Last week, plans for the construction of the IDF Colleges on the Mount of Olives (Plan 51870) were once again been removed from the agenda of the Jerusalem Regional Planning Committee – where if the plan were to be brought up, its final approval would be a foregone conclusion.
The plan was deposited for public review back in October 2012 (see our previous report at that time, here
, for background on the plan). This kicked off the 60-day review public review process. Following the end of that 60-day period, the next step would be for the Jerusalem Regional Planning Committee to meet to hear and rule on any objections to the plan. That time has now elapsed.
During the public review period for Plan 51870, objections were lodged from two sources: the Brigham Young (Mormon) Center and local Palestinian residents. A hearing on these objections was originally scheduled for March 7th. However, the plan was ultimately removed from that day’s agenda, reportedly at the request of Prime Minister’s office – probably in anticipation of President Obama's visit. At the time it was removed, Committee members were informed that the plan would be added to the agenda of their April 18th meeting.
As late as the afternoon of April 17th, Committee members were informed that Plan 51870 was still on the agenda. However, on the morning of April 18th, the plan was once again removed from the agenda, reportedly again on instructions from the Prime Minister’s office – perhaps to avoid adding a sour note to Secretary of Defense Hagel’s visit to Israel. At the time it was removed, Committee members were informed that the plan would be added to the agenda of the committee’s April 30th meeting.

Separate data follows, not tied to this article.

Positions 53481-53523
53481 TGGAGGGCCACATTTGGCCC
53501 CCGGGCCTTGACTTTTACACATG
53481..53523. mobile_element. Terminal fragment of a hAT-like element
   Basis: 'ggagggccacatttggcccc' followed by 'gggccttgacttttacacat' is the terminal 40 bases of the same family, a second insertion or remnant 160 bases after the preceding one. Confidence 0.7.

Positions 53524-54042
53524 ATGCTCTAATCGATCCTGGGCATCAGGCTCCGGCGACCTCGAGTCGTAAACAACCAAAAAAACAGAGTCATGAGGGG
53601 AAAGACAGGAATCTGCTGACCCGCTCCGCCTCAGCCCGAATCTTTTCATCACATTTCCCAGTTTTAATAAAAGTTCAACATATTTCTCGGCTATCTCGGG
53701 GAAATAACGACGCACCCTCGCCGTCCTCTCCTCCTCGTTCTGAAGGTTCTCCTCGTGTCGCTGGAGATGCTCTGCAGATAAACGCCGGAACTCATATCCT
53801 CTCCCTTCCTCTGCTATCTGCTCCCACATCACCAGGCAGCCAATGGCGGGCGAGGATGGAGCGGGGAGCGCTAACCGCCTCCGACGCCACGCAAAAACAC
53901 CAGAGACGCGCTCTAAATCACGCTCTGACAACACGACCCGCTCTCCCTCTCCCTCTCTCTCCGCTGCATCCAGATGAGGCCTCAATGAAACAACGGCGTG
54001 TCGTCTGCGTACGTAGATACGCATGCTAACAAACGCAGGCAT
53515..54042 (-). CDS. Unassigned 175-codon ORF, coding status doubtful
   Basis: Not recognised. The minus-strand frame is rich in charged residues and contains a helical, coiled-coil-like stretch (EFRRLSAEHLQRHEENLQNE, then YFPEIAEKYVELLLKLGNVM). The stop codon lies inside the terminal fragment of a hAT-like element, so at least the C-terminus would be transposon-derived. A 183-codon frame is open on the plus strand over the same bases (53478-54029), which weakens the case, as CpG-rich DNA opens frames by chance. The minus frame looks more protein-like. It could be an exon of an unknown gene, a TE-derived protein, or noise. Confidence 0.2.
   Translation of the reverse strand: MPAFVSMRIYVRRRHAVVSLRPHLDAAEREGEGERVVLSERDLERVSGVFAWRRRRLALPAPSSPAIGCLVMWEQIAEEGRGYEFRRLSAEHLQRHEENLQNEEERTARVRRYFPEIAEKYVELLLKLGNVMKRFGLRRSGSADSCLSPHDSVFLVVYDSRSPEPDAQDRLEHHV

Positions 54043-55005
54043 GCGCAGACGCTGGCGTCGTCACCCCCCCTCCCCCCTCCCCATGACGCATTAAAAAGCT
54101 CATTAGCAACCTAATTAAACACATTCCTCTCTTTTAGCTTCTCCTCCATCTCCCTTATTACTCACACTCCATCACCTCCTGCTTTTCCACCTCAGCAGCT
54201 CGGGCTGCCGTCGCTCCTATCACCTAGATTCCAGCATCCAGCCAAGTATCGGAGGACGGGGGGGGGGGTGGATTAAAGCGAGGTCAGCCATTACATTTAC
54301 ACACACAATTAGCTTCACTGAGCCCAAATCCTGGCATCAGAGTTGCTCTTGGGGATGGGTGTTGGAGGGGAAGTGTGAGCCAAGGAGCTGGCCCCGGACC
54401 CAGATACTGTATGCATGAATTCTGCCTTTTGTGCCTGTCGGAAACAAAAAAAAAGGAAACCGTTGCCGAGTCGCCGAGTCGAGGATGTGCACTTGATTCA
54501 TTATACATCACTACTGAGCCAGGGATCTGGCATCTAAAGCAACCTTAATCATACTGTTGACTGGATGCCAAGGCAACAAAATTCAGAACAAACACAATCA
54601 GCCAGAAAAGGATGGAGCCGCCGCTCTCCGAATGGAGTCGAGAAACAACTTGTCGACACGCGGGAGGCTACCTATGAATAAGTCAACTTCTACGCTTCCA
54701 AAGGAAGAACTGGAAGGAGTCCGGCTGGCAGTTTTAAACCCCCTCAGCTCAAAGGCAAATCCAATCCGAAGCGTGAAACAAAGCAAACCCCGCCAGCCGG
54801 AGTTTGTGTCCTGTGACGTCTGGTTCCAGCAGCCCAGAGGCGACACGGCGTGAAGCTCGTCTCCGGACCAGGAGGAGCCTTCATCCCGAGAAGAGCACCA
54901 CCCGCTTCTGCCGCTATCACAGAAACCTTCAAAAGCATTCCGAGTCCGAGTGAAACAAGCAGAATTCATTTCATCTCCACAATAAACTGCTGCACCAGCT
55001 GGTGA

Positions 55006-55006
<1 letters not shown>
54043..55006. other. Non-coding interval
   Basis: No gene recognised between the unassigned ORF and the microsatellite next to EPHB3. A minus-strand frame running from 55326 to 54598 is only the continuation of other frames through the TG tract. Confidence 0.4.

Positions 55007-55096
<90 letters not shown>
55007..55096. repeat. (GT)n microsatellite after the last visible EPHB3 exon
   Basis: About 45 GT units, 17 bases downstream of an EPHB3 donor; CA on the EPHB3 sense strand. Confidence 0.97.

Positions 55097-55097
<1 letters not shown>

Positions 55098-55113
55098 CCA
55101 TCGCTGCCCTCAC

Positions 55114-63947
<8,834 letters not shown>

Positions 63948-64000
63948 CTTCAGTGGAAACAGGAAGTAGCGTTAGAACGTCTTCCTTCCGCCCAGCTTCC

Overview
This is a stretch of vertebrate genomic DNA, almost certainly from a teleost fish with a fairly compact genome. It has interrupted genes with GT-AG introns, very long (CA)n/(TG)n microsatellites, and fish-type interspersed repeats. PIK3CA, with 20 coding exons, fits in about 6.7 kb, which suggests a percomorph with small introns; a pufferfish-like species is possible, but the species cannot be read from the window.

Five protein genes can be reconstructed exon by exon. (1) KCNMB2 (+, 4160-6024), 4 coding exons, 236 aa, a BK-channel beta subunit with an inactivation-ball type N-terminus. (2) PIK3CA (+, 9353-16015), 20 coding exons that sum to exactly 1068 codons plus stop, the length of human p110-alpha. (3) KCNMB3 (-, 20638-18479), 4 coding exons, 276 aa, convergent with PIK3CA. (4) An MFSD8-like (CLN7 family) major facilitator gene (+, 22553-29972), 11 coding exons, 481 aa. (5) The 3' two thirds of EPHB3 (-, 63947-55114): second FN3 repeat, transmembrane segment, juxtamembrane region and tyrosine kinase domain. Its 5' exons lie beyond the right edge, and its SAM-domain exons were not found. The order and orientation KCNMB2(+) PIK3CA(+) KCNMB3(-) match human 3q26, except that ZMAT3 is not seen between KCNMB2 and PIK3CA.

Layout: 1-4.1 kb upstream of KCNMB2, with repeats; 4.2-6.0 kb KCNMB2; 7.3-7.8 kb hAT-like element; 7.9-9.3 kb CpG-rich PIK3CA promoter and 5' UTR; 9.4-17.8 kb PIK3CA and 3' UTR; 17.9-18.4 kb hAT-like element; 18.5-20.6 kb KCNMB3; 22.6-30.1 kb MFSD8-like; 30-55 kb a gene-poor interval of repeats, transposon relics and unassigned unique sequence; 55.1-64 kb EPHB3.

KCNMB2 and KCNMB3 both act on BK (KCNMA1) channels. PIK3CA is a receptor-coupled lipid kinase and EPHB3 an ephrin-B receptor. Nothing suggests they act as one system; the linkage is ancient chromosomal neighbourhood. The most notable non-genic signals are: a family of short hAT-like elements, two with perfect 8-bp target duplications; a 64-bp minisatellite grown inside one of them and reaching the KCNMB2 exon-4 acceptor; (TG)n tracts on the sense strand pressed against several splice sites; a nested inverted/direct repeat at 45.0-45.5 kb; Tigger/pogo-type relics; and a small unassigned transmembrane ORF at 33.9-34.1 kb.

On April 29th, Committee members were told that the plan had again been removed from the upcoming meeting’s agenda. This time, unlike on previous occasions, rather than being given a new date for the plan to be considered, Committee members were told that they would be notified of the new date at a later time.
The initial two decisions to only briefly defer, rather than indefinitely postpone, the hearing on this plan seemed to indicate that, while there was some readiness to tweak the timetable for short-term political reasons, there was a determination to press ahead with this plan in East Jerusalem, despite its provocative nature and its inevitable negative impacts on nascent Obama/Kerry-backed peace efforts, on security, and on the two-state solution.
This latest decision to postpone the hearing indefinitely is thus good news. If the government of Israel wants an issue (and a potential headache) like this to go away, all it has to do is remove the plan from the agenda of Committee and issue a brief notice that a new date will be forthcoming (something that happens routinely). This is what has now happened.
How long this good news will last is unknown. The Brigham Young Center has reportedly withdrawn its (largely technical) objection to the plan, based on a compromise reached with Israeli authorities. Thus, the only remaining objection is the one filed by local Palestinian residents – an objection that will almost certainly be dismissed by the planning committee. At the same time, the IDF, which by definition is the key stakeholder in this plan, does not appear to be pressing for the plan’s urgent approval or its implementation (perhaps recognizing the political/security problems inherent in the plan, as well as the diplomatic folly inherent in the construction of an IDF installation that foreign counterparts are almost certain to refuse meetings at).